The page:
A statement certainly is made when a cold front surges through New England, sending wind gusts over 40 miles per hour throughout our Wednesday, yet the wind chill at midday will be in the middle and upper 40s with temperatures in the 50s.
Though certainly a step down from the near-record 60s of Tuesday, it’s plenty mild in our spring pattern, even with the new, cooler air, and this spring pattern – here to stay, per our forecasts earlier this week – already is raising the pollen count and brush fire danger.
Tuesday saw pollen counts in the moderate range – Wednesday will be lower after recent showers – and brush fire danger here at midweek has risen to high for some of eastern New England, meaning exceptional caution needs to be taken with any brush burning.
After building, puffy, cumulus clouds yield a few sprinkles region-wide Wednesday and some scattered rain and snow showers in northern New England with perhaps isolated wind damage, an upper level atmospheric disturbance may be just strong enough to prompt a shower at the South Coast overnight Wednesday night as most of southern New England stays above freezing, while flurries continue in the mountains.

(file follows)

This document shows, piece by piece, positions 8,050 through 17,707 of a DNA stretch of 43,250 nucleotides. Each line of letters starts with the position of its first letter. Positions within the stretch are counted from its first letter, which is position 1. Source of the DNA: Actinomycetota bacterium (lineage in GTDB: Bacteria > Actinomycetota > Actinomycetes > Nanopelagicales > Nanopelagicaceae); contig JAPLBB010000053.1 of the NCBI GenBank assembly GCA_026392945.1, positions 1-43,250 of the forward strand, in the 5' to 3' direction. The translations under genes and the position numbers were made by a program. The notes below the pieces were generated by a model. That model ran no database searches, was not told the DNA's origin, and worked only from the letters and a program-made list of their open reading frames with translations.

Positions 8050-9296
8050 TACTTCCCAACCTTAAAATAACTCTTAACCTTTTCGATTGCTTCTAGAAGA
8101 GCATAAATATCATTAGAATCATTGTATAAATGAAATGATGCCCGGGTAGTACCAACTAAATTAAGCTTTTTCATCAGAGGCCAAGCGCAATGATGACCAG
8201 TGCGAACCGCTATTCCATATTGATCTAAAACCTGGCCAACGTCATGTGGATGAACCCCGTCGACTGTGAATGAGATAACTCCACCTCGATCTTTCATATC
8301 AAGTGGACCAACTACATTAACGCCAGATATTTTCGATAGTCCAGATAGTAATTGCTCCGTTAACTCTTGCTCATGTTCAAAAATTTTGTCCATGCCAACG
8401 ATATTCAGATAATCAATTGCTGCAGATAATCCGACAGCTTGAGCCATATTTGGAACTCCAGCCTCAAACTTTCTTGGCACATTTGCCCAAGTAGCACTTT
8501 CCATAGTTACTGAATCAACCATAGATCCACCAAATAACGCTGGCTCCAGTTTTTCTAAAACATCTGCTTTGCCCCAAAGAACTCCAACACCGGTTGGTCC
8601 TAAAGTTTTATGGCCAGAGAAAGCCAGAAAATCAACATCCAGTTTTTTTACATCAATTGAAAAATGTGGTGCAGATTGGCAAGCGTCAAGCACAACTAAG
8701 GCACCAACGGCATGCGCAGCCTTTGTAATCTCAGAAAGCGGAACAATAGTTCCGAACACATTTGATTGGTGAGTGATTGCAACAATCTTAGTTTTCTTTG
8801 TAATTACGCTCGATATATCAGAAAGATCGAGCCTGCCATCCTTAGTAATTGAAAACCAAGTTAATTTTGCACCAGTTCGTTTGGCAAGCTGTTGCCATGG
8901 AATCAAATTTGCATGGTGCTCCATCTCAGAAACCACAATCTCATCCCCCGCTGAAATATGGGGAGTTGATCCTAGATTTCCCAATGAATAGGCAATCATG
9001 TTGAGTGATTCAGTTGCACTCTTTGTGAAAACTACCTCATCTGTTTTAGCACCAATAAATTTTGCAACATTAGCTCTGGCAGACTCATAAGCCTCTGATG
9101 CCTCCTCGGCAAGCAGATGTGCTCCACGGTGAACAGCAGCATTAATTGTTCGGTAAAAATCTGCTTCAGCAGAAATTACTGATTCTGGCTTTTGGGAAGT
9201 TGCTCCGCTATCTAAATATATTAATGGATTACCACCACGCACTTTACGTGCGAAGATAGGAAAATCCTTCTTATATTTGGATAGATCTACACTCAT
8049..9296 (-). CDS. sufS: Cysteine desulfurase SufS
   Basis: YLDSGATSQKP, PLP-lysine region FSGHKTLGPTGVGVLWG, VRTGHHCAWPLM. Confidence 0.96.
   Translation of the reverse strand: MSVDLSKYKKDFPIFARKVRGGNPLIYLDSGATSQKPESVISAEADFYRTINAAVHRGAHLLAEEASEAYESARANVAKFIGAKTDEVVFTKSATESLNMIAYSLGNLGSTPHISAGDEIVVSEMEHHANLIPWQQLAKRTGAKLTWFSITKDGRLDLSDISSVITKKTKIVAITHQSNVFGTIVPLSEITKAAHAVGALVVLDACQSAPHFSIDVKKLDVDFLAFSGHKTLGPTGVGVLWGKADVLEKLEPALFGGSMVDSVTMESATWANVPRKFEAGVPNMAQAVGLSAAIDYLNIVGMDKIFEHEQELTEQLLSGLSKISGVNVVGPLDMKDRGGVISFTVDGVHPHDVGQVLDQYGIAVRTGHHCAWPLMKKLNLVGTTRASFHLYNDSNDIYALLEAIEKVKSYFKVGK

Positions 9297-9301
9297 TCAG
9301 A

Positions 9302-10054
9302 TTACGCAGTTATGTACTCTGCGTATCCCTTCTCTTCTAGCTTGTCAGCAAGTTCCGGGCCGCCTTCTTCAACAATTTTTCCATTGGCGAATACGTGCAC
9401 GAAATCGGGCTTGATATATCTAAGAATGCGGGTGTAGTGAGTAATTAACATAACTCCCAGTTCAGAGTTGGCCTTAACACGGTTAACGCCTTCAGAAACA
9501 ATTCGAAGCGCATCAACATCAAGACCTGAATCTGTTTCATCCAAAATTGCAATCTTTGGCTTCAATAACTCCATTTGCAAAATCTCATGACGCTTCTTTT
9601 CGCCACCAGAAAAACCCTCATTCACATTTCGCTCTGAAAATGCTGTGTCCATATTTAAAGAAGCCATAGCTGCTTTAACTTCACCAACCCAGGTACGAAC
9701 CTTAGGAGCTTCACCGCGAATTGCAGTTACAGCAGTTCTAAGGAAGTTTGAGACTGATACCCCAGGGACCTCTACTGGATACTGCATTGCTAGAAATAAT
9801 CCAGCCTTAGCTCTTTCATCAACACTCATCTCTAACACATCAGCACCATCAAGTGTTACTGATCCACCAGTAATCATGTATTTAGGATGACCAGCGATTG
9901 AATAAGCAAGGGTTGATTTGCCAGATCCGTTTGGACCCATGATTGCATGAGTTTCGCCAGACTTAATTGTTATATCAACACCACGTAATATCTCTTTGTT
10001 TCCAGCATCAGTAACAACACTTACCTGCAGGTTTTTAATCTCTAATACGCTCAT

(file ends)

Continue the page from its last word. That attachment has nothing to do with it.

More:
The wind subsides significantly Wednesday night and Thursday, though a breeze will still be perceptible, with enough dry air Thursday for bright sun south and just some North Country flurries, otherwise sun, in northern New England.
The next disturbance to impact New England is slated for Friday, but our First Alert Weather Team is not overly impressed: the first half of the day may have very little action, and the latter half of the day will likely be mild enough for a mix of rain and snow showers that will trend toward snow Friday evening and night, but fall lightly on warm ground unlikely to favor anything more than a coating on the grass in some communities, except maybe an inch or two in the mountains.
Saturday sees a shot of quick cold air with highs in the 30s for many before Sunday delivers a fast rebound in temperature, both days with enough dry air to preclude any rain or snow showers, before another spell of milder air starts next week.
The second half of next week in our exclusive First Alert 10-day forecast puts New England right along a storm track, meaning an increased chance of showers but also a fairly large difference in temperature possible from north to south, depending on where the storm tracks.